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ABC donates library to Indigenous students


Batchelor Institute students Tiarne de Beer and Allen Minniecon, with books donated by the ABC in Alice Springs. Photo: Angela Harrison

The ABC has donated more than 10,000 reference books to Indigenous Australian students in the Northern Territory, to strengthen their education and employment opportunities.

The donation of the ABC Reference Library collection to the Batchelor Institute of Indigenous Tertiary Education features 10,500 carefully-curated titles with a strong Australian focus, across biography, politics, history and current affairs.

In August 2017, Indigenous staff from the ABC visited Alice Springs and were given a tour of the Desert Knowledge Precinct facilitated by the precinct partners (Desert Knowledge Australia, Batchelor Institute and the Centre for Appropriate Technology).  The tour was hosted by Lauren Ganley (CEO, Desert Knowledge Australia), Peter Renehan (Chair, Centre for Appropriate Technology), and Harold Furber (Elder in Residence, Desert Knowledge Precinct).   This tour was the impetus for Batchelor Institute being the recipient of the collection donated by the ABC.

During the presentation about Batchelor Institute, Ashley Renehan, from Central Australia, who was on the tour and works at the ABC in Melbourne, saw an opportunity around the dispersion of the ABC hard copy library.  Ashley thought that the Desert Knowledge Precinct site would be a perfect fit for the collection.

“The tour of the Desert Knowledge Precinct with ABC Indigenous staff provided them with a unique opportunity to think about how they could support what we are trying to achieve on this site and in remote Australia. They were impressed by the achievements from such a remote location and the impact upon Aboriginal communities in the desert.  For the ABC to choose to send the library here is a glowing endorsement, and confidence in the Desert Knowledge Precinct partners.”Peter Renehan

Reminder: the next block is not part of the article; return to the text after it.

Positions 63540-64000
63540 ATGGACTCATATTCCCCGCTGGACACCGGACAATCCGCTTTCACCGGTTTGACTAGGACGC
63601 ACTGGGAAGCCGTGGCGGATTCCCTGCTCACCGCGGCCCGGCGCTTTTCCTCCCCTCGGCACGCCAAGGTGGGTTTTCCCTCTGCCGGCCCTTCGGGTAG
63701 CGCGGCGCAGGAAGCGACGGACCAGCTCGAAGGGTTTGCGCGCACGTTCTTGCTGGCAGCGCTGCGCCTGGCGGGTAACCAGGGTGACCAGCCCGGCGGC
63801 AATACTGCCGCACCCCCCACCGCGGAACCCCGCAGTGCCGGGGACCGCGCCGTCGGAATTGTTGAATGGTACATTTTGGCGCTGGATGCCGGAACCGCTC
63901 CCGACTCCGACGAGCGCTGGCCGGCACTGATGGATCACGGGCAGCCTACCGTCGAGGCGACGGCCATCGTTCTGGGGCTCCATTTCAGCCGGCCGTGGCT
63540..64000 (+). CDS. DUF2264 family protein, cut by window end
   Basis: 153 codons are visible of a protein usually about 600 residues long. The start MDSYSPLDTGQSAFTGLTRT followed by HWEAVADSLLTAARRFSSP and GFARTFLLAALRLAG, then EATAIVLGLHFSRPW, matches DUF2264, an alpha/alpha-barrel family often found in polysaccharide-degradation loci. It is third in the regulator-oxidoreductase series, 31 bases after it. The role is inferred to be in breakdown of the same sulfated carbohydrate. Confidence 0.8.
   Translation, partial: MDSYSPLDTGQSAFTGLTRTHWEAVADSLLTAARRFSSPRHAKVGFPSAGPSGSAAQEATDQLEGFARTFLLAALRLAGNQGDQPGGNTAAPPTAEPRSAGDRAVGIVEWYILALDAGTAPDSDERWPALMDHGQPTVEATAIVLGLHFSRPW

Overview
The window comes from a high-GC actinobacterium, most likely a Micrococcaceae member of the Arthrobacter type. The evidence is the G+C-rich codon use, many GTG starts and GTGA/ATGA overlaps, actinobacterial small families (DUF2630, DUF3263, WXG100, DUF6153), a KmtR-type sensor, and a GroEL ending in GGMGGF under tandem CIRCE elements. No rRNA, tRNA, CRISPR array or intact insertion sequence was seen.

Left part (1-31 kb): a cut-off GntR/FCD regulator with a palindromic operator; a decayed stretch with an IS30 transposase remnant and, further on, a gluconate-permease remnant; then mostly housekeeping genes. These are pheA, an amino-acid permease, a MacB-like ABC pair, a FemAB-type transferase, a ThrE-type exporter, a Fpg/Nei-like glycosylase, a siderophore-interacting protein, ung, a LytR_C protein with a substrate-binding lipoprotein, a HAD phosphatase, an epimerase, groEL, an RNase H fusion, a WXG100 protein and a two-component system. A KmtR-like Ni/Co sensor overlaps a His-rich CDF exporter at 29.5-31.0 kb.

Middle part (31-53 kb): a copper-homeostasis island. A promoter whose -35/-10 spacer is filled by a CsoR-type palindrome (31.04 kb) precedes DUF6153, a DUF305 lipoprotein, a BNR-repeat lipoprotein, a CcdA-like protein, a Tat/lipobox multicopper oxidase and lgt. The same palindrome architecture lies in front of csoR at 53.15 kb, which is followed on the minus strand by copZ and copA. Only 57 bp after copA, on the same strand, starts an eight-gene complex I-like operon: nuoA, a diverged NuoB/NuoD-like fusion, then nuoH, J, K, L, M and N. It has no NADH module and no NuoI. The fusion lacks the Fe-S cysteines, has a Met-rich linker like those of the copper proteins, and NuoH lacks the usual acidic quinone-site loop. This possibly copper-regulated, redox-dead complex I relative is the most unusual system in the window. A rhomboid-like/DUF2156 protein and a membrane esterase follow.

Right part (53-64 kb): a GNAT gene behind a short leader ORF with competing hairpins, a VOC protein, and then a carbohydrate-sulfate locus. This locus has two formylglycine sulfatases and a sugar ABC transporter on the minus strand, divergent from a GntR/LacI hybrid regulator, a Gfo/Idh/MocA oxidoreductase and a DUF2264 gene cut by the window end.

The reference books were packed into 265 boxes and transported by train from Sydney to the Batchelor lnstitute’s Desert Peoples Centre Campus in Alice Springs, in July 2018, to help support the education and vocational training of Aboriginal and Torres Strait Islanders across the Northern Territory.

The Batchelor Institute is Australia’s oldest, specific-purpose provider of university education, vocational training and research for Aboriginal and Torres Strait Islanders. Since the late 1960s, it has successfully supported generations of students, their families and communities, particularly in regional and remote Australia.

Mary Jane Stannus, ABC Head of Content Services, said: “The ABC’s move to digital resources offered us the opportunity to find a good home for our extensive reference books. We are proud to donate our carefully-curated collection to the Batchelor Institute to support Aboriginal and Torres Strait Islander tertiary students and communities, as part of the ABC’s broader commitment to Indigenous Australians.”

Gillian Terry, Manager of the Batchelor lnstitute’s Library Service, said: “We are thrilled to receive such an extensive collection from the ABC, as it will broaden our campus libraries and support learning in remote locations in Central Australia. Our focus at Batchelor Institute is to champion Indigenous development in all its forms but particularly through improved literacy, so this material is highly valued and appreciated”.

The ABC has separately donated some of its rare books to the National Library of Australia and several state libraries and cultural institutions, including  the  National Film and Sound Archive,Jessie Street Women’s Library, Parramatta Heritage Centre, Melbourne Symphony Orchestra, Victorian College of the Arts, Monash University, Melbourne Athenaeum Library, Victoria University,JMC Academy, Photography Studies College, Geelong Library & Heritage Centre, Art Gallery of South Australia, Adelaide Central School of Art and Goldfields Library Corporation.

These donations were made possible by the ABC’s move to digital resources, which has improved efficiencies and resources by minimising duplication and offering access toe-books and digital publications for ABC employees, straight to their desktop or mobile. These digital resources enable the ABC to continually adapt and enhance its collection to meet the needs of its programs and content makers.

The ABC has retained some ABC print publications and reference books.

The ABC has also improved efficiencies by centralising its Sound Library collection of CDs in Melbourne. Digitised music is now available on-demand to ABC content makers across the country. A separate niche collection of classical music CDs will remain at the ABC Ultimo Centre for use by ABC Classic FM producers in Sydney.

The ABC has donated duplicate CDs to cultural institutions, such as the National Film and Sound Archive, Sydney Conservatorium of Music, State Library of Victoria and Monash University. These resources will now be more accessible by the public, in line with the ABC’s commitment to inform, educate and entertain Australians.